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Behind the Curtain at TMM

300!

Another milestone for TMM! Today, we celebrate 300 broadcasts. And we WILL stop counting at some point, I am sure of that. But, for now, every show counts. It's like when you're a little kid and someone asks you how old you are, and you say Four and a HALF, and that half really means something to you. Not like when you're, say, 49. You're not going for any additional percentages there, are you?

Not that I'd know.

Thanks to Cheryl Corley for filling in while I took some needed R&R with family and took care of some stuff around the house. Not enough stuff, but some stuff — painting the kids' room, that kind of thing.

Some day, hopefully, I'll come back from being away and I'll report that I had tea with Oprah and Nelson Mandela or something like that, but right now — I won't lie — I can just say it was great taking the kids to the pool, and going out to dinner without looking at my watch because I have to get up at dawn ... and arguing with the electrician over whether I really need a new light over the table (asking him why can't he just fix the old one?). Those things actually float my boat (which might be pathetic, I don't know).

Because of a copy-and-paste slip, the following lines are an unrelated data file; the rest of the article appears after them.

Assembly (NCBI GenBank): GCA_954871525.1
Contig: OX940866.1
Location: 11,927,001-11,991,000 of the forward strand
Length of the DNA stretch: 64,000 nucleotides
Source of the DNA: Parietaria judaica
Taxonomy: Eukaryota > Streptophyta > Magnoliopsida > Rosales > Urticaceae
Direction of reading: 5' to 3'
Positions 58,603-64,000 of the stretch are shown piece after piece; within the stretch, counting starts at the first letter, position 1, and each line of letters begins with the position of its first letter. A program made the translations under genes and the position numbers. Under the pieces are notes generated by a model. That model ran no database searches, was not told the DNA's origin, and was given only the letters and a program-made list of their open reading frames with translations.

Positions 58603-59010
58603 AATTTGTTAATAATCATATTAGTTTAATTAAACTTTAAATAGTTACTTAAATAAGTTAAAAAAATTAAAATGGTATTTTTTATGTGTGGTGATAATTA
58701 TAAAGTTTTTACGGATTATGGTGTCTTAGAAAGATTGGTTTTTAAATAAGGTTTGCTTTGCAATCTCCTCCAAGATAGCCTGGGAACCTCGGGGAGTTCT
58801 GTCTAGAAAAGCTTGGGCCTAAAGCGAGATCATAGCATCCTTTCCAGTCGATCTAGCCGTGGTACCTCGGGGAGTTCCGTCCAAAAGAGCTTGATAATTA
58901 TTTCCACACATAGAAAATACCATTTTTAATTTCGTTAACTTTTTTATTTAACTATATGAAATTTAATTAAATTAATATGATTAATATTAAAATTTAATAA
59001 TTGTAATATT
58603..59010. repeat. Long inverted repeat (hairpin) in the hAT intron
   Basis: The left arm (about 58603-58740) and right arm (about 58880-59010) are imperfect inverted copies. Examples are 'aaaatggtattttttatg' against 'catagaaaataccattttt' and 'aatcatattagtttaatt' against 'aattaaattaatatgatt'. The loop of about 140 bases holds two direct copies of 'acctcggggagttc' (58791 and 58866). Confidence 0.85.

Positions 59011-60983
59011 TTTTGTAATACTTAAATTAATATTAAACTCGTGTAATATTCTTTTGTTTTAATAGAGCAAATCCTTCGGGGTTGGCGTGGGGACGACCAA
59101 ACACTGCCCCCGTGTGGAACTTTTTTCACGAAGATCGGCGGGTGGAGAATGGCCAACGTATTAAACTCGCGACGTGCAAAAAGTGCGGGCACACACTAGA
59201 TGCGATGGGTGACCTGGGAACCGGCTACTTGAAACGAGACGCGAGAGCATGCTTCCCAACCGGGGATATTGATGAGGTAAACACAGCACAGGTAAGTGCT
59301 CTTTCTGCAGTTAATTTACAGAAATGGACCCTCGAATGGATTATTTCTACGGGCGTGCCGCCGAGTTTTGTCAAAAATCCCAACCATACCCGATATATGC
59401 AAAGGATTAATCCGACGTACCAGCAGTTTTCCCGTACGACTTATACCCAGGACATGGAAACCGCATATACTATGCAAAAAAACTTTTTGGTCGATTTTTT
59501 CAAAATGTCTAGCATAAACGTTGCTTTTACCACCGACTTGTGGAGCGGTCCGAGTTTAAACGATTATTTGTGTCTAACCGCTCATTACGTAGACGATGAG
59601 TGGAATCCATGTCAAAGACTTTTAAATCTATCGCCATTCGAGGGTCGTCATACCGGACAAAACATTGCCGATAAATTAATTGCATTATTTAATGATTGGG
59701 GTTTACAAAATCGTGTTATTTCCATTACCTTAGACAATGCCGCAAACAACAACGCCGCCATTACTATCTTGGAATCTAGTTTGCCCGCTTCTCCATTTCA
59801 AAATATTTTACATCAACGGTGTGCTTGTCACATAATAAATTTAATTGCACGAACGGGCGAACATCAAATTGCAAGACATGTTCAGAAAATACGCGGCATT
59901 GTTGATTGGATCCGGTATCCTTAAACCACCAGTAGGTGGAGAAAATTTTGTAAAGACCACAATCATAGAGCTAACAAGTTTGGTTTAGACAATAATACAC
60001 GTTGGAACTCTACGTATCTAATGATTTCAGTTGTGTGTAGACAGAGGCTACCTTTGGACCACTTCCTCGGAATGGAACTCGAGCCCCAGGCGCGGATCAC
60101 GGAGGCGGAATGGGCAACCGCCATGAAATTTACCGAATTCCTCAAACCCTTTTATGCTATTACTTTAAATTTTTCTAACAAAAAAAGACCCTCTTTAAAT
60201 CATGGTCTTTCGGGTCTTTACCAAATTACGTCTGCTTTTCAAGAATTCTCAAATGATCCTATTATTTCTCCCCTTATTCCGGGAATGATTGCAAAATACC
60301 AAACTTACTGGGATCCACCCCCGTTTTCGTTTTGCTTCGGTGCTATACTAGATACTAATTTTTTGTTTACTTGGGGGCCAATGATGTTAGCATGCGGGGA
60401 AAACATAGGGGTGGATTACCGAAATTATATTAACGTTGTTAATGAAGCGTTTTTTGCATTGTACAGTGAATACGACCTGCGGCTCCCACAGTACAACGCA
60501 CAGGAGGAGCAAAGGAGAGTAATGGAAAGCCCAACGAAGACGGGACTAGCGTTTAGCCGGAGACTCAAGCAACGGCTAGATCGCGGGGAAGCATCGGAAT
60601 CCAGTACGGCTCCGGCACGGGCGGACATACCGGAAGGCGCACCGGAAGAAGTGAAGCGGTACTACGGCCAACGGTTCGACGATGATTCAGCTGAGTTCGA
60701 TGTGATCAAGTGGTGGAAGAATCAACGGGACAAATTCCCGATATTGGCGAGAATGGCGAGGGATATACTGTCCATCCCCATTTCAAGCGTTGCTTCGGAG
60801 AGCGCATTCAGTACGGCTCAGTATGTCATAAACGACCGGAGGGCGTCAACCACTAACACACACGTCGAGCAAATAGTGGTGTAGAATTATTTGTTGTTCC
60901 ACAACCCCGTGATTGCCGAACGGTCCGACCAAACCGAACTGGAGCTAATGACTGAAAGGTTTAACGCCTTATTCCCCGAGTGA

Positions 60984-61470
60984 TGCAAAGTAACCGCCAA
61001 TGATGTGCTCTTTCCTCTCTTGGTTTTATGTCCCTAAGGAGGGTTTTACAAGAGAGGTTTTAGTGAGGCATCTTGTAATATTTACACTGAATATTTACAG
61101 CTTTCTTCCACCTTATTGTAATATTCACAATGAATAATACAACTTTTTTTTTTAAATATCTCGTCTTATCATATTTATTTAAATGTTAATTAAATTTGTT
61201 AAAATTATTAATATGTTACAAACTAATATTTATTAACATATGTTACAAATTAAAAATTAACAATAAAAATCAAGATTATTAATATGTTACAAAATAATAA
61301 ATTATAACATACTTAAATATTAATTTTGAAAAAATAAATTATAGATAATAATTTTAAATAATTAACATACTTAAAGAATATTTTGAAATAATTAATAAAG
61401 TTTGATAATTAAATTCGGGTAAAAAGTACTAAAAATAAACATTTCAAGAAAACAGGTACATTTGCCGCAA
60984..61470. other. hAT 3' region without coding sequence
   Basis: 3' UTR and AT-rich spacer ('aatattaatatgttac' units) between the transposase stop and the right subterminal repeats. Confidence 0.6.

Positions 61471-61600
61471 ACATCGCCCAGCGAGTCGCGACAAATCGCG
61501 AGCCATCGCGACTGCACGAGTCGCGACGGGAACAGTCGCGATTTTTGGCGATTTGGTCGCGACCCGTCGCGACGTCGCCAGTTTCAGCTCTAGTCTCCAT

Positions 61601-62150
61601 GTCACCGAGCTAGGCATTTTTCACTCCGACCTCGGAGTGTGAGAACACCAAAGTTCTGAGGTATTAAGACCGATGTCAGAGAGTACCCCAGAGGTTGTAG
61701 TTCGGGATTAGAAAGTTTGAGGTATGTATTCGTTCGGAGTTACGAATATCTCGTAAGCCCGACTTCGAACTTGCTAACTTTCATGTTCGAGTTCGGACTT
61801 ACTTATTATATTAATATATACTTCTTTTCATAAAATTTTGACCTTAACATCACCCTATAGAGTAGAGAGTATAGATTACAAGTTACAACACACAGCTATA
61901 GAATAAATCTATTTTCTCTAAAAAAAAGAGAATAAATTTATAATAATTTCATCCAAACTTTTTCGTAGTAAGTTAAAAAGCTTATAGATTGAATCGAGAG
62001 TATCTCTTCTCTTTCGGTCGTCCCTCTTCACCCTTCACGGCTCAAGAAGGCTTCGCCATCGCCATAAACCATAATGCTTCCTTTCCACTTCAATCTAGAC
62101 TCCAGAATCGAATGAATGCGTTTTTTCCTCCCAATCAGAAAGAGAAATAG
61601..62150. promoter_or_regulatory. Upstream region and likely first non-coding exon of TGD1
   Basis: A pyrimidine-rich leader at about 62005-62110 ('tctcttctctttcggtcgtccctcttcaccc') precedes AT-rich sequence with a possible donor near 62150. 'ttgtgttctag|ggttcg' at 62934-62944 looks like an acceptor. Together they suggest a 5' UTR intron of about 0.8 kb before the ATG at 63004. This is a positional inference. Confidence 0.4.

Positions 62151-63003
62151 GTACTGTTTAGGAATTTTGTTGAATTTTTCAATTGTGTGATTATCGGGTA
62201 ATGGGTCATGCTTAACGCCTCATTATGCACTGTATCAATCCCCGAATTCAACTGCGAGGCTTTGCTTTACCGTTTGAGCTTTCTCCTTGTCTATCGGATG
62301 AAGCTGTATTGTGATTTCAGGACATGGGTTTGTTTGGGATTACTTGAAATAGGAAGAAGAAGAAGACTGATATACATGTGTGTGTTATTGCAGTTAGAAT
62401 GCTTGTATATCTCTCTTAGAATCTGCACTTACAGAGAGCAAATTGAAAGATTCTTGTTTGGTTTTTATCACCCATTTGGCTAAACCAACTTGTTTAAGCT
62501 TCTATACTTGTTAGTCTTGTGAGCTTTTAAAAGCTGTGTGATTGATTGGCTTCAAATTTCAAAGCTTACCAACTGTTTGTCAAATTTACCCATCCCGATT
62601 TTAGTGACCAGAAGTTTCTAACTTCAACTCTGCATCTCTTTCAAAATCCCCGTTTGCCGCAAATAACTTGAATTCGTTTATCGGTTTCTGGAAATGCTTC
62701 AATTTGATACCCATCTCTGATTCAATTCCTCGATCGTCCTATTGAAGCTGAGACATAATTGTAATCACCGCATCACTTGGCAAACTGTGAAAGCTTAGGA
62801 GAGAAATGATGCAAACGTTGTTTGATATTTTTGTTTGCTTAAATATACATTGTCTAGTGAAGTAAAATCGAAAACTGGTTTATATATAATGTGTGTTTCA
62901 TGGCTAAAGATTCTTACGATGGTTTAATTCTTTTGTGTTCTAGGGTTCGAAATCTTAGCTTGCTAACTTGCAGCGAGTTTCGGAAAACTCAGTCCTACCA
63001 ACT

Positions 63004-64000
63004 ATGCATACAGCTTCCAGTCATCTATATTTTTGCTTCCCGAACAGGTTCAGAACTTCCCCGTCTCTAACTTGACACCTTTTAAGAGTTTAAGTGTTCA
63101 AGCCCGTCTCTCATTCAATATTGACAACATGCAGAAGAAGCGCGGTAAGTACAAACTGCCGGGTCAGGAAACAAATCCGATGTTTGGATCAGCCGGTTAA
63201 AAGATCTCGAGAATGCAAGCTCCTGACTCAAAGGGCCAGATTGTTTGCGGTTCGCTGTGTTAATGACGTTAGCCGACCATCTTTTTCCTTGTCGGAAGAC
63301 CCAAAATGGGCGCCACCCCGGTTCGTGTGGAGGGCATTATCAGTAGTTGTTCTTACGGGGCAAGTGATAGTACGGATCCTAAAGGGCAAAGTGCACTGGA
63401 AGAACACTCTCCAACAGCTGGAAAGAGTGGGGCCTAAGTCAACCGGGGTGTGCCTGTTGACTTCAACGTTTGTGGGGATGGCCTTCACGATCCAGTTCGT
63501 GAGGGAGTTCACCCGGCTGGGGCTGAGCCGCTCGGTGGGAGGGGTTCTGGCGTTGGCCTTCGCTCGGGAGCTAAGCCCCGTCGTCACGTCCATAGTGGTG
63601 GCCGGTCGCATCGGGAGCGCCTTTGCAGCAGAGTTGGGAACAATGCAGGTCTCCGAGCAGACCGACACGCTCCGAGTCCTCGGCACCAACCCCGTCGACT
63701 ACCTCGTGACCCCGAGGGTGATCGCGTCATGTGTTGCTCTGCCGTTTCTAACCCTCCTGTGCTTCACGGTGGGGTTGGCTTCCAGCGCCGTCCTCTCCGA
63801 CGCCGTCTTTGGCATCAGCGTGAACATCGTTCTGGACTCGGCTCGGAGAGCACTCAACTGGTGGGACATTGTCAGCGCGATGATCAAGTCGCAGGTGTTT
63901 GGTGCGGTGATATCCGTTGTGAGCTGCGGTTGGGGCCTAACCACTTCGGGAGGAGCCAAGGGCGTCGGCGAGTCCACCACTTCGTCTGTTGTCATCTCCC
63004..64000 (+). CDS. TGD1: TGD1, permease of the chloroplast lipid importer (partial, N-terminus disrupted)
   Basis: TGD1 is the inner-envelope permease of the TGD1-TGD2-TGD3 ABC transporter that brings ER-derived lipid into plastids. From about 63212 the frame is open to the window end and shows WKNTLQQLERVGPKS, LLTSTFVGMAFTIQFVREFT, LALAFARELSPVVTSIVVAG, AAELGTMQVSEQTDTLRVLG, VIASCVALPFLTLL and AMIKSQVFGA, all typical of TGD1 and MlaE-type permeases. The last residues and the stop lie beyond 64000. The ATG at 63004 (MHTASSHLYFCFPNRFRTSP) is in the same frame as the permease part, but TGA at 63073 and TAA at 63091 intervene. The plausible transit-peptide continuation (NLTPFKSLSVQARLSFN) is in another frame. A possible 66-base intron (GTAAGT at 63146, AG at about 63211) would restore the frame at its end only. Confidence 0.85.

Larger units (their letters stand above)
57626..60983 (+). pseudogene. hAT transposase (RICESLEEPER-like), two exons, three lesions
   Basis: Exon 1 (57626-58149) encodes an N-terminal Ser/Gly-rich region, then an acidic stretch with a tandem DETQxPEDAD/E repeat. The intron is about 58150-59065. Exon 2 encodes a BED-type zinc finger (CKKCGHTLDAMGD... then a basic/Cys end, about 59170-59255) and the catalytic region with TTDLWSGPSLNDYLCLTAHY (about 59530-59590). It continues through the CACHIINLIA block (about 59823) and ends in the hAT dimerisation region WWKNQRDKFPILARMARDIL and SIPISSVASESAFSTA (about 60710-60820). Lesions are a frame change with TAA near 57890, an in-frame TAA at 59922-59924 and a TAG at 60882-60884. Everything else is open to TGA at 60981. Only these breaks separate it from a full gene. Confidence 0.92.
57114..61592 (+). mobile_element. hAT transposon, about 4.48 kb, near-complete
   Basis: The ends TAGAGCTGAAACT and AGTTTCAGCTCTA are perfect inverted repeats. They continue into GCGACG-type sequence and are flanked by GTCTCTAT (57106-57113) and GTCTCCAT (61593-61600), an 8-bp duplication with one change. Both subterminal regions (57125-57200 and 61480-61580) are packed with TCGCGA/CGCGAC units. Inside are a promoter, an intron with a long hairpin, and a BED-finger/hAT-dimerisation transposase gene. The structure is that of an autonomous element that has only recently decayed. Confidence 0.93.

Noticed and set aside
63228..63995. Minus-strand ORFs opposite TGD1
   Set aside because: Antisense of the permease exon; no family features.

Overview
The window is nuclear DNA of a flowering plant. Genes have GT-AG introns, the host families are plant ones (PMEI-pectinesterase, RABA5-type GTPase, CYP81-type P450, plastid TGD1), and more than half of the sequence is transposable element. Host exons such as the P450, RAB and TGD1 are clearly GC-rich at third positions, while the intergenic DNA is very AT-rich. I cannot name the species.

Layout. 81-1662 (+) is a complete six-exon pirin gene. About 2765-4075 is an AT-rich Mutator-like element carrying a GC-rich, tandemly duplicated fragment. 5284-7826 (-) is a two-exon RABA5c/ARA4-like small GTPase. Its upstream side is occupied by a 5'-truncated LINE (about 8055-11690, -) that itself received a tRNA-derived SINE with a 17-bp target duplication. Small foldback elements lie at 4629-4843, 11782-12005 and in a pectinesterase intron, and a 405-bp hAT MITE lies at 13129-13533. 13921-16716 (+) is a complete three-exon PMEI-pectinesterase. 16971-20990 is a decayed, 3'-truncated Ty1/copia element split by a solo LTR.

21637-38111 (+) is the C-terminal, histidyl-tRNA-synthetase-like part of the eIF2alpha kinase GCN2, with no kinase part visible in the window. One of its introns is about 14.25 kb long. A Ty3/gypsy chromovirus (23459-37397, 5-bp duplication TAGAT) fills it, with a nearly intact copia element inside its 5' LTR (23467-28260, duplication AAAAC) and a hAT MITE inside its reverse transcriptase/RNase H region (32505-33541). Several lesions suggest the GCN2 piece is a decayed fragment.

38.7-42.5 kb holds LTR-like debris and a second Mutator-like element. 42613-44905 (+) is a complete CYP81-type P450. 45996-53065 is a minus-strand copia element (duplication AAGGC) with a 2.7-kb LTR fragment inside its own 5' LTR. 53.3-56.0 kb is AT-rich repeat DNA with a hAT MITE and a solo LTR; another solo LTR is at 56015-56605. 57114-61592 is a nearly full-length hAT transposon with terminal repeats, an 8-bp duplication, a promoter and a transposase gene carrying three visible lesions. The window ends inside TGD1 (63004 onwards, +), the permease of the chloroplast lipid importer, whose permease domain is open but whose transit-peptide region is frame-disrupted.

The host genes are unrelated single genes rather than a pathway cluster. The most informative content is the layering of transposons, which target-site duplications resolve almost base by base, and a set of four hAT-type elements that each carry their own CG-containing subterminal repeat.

... Although I wouldn't mind that tea with Madiba either.

I hope you enjoyed today's program as much as I did. Sometimes you feel like you're doing the news and sometimes you feel like you're calling up a bunch of people you know and just checking in on them. That's how today's show felt to me — just checking on people ... like Armstrong Williams on his Obama dilemma as a black conservative, what will he do?; like the Rev. Ed Young on how he's doing out in Cedar Rapids after the floods; like the Barbershop guys on what else?

We did one newsy interview with Sarah Posner on her new book God's Profits and her examination of (some say she exposes) the Word of Faith movement, also known by some as the so-called Prosperity gospel. Here's my question:

If you are of another faith, or no faith, do you have a right to critique another group's worship style and political involvements? What if they they want to give their pastor a private plane? Is it your/our business? And why, or why not?

Some say these congregations are abusing their tax exempt status. Others say these are cultural disputes. Where should the line be drawn and how should it be drawn?

Have a good weekend. We're considering a number of leads for Monday — politics, more on the floods, and new fiction from Africa. All under consideration. We hope you'll join us.

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